WASHINGTON — Regardless of who takes control of the U.S. Senate, Native Hawaiians will likely be in a better position in 2021 than they have been over the past four years with President Donald Trump in the White House.
Hawaii Sen. Brian Schatz is poised to hold one of the top two positions on the Indian Affairs Committee, depending on the results of two runoff elections in Georgia that will determine which party holds the majority in the chamber.
If Democrats win, Schatz will be committee chairman, following in the footsteps of Hawaii’s longtime senators, Daniel Inouye and Daniel Akaka.
Should Republicans retain control, Alaska Sen. Lisa Murkowski — a well-known ally of Hawaii’s federal delegation — will be the chair with Schatz as the ranking Democrat.
“Lisa is a dear friend and we already started talking two months ago about a shared agenda,” Schatz said. “We made sure to talk about what we were going to do together on behalf of Alaska Natives and Native Hawaiians so far in advance that it really would bind us regardless of who won the election.
“That’s the kind of friendship that our two predecessors Dan Inouye and Ted Stevens had. They always agreed that whoever was in charge it was a real partnership. So I’m excited to dig into these issues with Lisa and work with the Native Hawaiian community to talk about what comes next.”
Any legislation they pursue, whether it’s expanding broadband or addressing the impact of climate change on Native communities, will have a much better shot of getting funded. The change also bodes well for efforts to increase funding for Native Hawaiian health care, housing and education.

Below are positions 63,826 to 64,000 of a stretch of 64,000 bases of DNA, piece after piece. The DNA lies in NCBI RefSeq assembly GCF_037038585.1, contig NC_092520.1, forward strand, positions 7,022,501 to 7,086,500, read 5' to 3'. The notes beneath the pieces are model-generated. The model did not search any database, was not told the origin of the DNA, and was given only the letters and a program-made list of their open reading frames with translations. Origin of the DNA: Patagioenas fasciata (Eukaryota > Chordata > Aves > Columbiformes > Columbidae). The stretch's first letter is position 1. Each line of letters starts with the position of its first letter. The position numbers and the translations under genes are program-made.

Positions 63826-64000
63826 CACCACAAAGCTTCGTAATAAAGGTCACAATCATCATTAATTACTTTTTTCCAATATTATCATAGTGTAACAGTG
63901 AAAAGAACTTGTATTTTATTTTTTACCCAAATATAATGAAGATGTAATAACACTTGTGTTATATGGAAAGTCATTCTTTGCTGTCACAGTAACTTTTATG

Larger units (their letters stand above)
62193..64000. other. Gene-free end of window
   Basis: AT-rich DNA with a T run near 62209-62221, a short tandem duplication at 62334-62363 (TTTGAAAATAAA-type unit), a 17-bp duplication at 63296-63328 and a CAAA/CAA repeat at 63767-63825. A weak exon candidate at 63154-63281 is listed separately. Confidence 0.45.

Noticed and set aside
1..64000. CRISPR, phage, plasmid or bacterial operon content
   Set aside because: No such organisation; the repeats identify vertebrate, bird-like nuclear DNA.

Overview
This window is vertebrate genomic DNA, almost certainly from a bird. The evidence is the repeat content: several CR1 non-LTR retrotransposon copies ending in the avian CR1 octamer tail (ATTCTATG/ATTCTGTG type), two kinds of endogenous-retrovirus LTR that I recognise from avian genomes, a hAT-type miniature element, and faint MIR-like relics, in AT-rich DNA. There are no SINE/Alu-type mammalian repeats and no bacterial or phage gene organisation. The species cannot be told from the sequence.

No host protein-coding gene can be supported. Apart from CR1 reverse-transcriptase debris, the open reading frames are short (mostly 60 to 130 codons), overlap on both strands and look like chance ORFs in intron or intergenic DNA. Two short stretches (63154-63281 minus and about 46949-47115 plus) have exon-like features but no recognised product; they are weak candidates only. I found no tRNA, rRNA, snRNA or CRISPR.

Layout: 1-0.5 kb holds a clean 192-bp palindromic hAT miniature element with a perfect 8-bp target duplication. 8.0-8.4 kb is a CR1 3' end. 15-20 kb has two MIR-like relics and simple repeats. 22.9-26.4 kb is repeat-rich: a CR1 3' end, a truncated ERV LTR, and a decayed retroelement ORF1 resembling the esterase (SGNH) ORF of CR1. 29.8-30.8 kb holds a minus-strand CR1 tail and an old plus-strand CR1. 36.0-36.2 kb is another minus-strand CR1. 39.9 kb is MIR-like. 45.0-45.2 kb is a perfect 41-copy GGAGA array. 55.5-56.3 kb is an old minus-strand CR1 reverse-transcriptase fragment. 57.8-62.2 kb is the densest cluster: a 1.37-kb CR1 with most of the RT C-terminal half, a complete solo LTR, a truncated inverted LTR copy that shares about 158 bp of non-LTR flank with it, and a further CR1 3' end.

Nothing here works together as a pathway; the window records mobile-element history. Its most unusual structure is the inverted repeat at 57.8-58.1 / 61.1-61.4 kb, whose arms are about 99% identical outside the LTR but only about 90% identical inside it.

Schatz said he didn’t yet have any specific plans or legislation to share.
The relationship between Inouye, a Democrat, and Stevens, an Alaska Republican, is baked into Washington lore.
They served together for nearly four decades and became such close friends that they would refer to each other as “brother” and campaign for one another despite their partisan differences.
Native Hawaiians have a special relationship with the federal government that is akin to that shared by Native American tribes. While Native Hawaiians are not federally recognized as a sovereign nation, specific programs have been created to provide them with affordable housing, health care, education and business opportunities.
“Maybe I’m pollyannaish, but I don’t think we’re headed to a partisan meltdown.” — Andy Winer, former chief of staff for U.S. Sen. Brian Schatz
Andy Winer is Schatz’s former chief of staff and a lobbyist, whose client list includes the Chickasaw Nation in Oklahoma.
He said the importance of having Murkowski and Schatz at the head of Indian Affairs cannot be understated, especially given the fact they both sit on the Senate Appropriations Committee.
“That becomes an extremely powerful combination of committee assignments,” Winer said. “It’s a big deal. It’s going to mean that there’s an opportunity to really put a focus on Native Hawaiian issues in a way that has been more difficult over the last few Congresses.”
A Joe Biden presidency combined with a U.S. House controlled by Democrats will only help, Winer said. Native Hawaiians will also have an advocate in Congressman-elect Kai Kahele, a Democrat who recently won a seat vacated by U.S. Rep. Tulsi Gabbard.
Kahele, who is of Native Hawaiian descent, has said that he intends to make Native Hawaiian issues a top priority. He will be only the second Native Hawaiian to serve in Congress since Hawaii statehood in 1959. Akaka was the first.